He read some doubt in her expression, so
he reached into his jacket pocket with his left hand and after a moment’s struggle with his uncooperative fingers, he
managed to draw out his badge. He showed it to her. Monster head-butted his hand inquiringly, inadvertently causing Starsky
to fumble and drop the badge in the sand.
“Damn.” He angled the cane out
to the side in order to bend down and retrieve it, but the girl had already scooped it up and was looking at it curiously.
Having satisfied herself that it was real, she handed it back.
“You said you used to be…?”
She was pretty sharp, he’d give her that.
“I’m handing my resignation in
today.” Starsky was proud of how matter-of-fact he sounded. He was confident the girl would never guess how much those
words hurt to say.
“Oh.” Becky looked at the man
in front of her. He was wearing a tan canvas jacket over a worn t-shirt, and faded jeans. He looked tired, and a little thin
for his frame, as if he’d been ill for a long time, and he had sounded terribly sad when he said he was resigning. There
was something familiar about his face, though. She tried to imagine him in a policeman’s uniform… All at once
the pieces came together, and she asked, “Hey, aren’t you the cop who got shot last year in the police station’s
For the second time in as many days, he searched
her face for pity and found nothing there but open curiosity. “Yeah,” he said shortly. However sweet she might
be about it, this wasn’t a topic he cared to discuss.
Her response disarmed him. “That photo
in the paper hardly looked like you at all.”
“Photo?” he looked at her inquiringly.
She nodded. “They had a big picture
of you on the front page of the city section the day after it happened. I remember, you were wearing a uniform and you had
your policeman’s hat tucked under your arm. You also had very short hair.”
He choked. “They must’ve used
my academy graduation photo!”
“A little out of date?”
“By about 12 years.” He scratched
his temple, embarrassed. “I can’t believe they used that picture. Hutch never said anything…”
years, thought Becky. He must be somewhere in his mid-thirties now. Aloud, she said, “I imagine you were a little distracted at
“More like a little unconscious.”
He gestured at her with the hand not grasping his cane. “So would you like me to give you a ride to the precinct? I’ll
introduce you to the guy who’ll take your report, and afterwards, I’ll treat you to breakfast. What time do you
have to be at work?”
“Really?” Lately, it’s been too easy to lose track of the days, thought Starsky, ruefully.
Becky laughed at his obvious surprise. “I
have to take Monster home, but after that, sure, I’ll go with you to the police station. And breakfast would be great,
especially if while we’re eating you fill me in on what I can do to try and find Anna.”
He raised his eyebrows. “You want to
track her down yourself?”
“I have to try,” she said, seriously.
“Anna’s my friend! I can’t just let her drop off the face of the earth. You’re a detective, so I figure
you should have some idea of where to start.”
a detective,” he corrected, automatically. The intensity in her voice reminded him of desperate times when he’d
searched for his own best friend.
She shrugged and then, moving to his side,
slipped her arm through his. “Was a detective, are a detective, that’s not important. The important thing is;
will you help me find Anna?”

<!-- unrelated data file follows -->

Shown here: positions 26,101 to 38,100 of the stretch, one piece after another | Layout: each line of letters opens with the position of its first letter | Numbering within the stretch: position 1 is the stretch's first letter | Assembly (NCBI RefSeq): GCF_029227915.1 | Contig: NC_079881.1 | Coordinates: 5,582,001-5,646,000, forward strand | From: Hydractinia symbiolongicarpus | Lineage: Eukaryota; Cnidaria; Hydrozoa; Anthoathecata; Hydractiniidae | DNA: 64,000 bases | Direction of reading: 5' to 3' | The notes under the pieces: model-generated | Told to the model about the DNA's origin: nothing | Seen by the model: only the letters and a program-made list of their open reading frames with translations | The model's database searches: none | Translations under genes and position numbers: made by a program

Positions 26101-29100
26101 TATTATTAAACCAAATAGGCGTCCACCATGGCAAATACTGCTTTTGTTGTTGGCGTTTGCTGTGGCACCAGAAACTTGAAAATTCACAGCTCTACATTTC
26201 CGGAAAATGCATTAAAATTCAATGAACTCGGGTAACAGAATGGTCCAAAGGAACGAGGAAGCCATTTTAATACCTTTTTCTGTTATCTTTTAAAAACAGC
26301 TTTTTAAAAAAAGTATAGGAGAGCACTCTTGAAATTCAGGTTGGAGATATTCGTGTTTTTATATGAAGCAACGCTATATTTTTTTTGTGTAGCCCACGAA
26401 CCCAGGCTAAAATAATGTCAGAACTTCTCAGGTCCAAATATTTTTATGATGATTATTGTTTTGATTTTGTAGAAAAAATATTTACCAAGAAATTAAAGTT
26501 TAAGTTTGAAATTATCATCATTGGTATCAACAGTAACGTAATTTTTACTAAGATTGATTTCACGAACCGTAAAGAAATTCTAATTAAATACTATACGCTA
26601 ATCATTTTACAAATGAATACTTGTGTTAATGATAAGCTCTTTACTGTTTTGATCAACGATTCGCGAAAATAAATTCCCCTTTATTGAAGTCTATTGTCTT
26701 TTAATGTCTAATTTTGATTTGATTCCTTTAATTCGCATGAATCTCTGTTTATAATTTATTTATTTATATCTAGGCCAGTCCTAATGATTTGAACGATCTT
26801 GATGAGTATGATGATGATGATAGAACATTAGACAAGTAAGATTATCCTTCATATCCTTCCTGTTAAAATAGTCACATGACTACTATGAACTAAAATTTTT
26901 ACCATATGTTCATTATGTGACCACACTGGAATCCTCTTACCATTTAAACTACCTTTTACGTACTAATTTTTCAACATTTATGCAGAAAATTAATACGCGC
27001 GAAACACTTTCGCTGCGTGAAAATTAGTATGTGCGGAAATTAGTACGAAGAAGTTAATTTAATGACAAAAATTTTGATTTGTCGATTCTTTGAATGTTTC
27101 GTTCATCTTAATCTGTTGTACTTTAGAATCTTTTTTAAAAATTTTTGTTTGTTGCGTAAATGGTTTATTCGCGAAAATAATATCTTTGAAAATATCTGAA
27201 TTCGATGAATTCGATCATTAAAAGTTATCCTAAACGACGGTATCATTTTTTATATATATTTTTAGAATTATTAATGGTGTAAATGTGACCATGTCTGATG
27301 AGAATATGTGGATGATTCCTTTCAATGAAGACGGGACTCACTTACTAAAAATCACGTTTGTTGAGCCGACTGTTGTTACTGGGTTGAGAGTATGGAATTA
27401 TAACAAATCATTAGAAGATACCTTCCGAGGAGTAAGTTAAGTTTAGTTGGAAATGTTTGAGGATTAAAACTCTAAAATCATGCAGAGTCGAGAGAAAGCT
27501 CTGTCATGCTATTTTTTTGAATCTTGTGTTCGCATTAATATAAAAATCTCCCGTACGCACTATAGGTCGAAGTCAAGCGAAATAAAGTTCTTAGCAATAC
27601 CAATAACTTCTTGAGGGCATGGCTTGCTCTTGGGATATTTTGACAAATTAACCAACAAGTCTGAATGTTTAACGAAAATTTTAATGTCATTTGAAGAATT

She was almost exactly as tall as his shoulder.
He looked down at the top of her head with a smile. Her optimistic joy at simply having a plan for finding her friend was
infectious. How could he turn her down?
His already high estimation of Becky was
raised several more notches by her admiring reaction to his car. It was clear she was not the sort of girl who normally paid
much attention to cars, but she loved the color and the detail. Her dog lay quietly across the back seat while she gave Starsky
directions to her home, which turned out to be half of an old bayside cottage, backing onto the beach. It had been divided
into a duplex at some point in its long history.
He was quite happy to park himself on her
couch with a mug of tea while she searched the small cottage for a recent photo of her friend. He took the time to look around.
Becky’s house was cluttered, and a little dusty, but not untidy.
He counted three cats, arranged variously
around the room, all of them seemingly unperturbed by the dog that lay by the front door. An orange one sauntered over to
the couch and rubbed the length of his body along Starsky’s leg. He reached down and petted the animal, which responded
by affectionately rubbing the side of its face against his pants.
“I see you’ve met Toast,”
said Becky, briefly reentering the living room to look through the shelves behind the couch. “He likes you. He’s
scent marking you right now.”
Starsky shoved the cat away, but it curled around his hand and jumped up onto the couch, where it proceeded to try to rub
its face against his shoulder.
“Oh, don’t worry,” she
said, as if it was the most ordinary thing in the world to be ‘scent marked’ by random mammals. “It’s
not detectable to human noses. Only other cats can pick it up.” She reached over the back of couch and picked up the
orange cat, running her finger along the side of his jaw and under his chin. “He’s got scent glands along here
and here, and also along his tail and under his paws. That’s why cats are always rubbing themselves on things. It’s
the way they communicate with each other, and it’s also how they establish their territory.” The cat hung limply
in her arms and purred ecstatically as she pointed out the locations of all of his assorted features.
Having finished with her explanation, Becky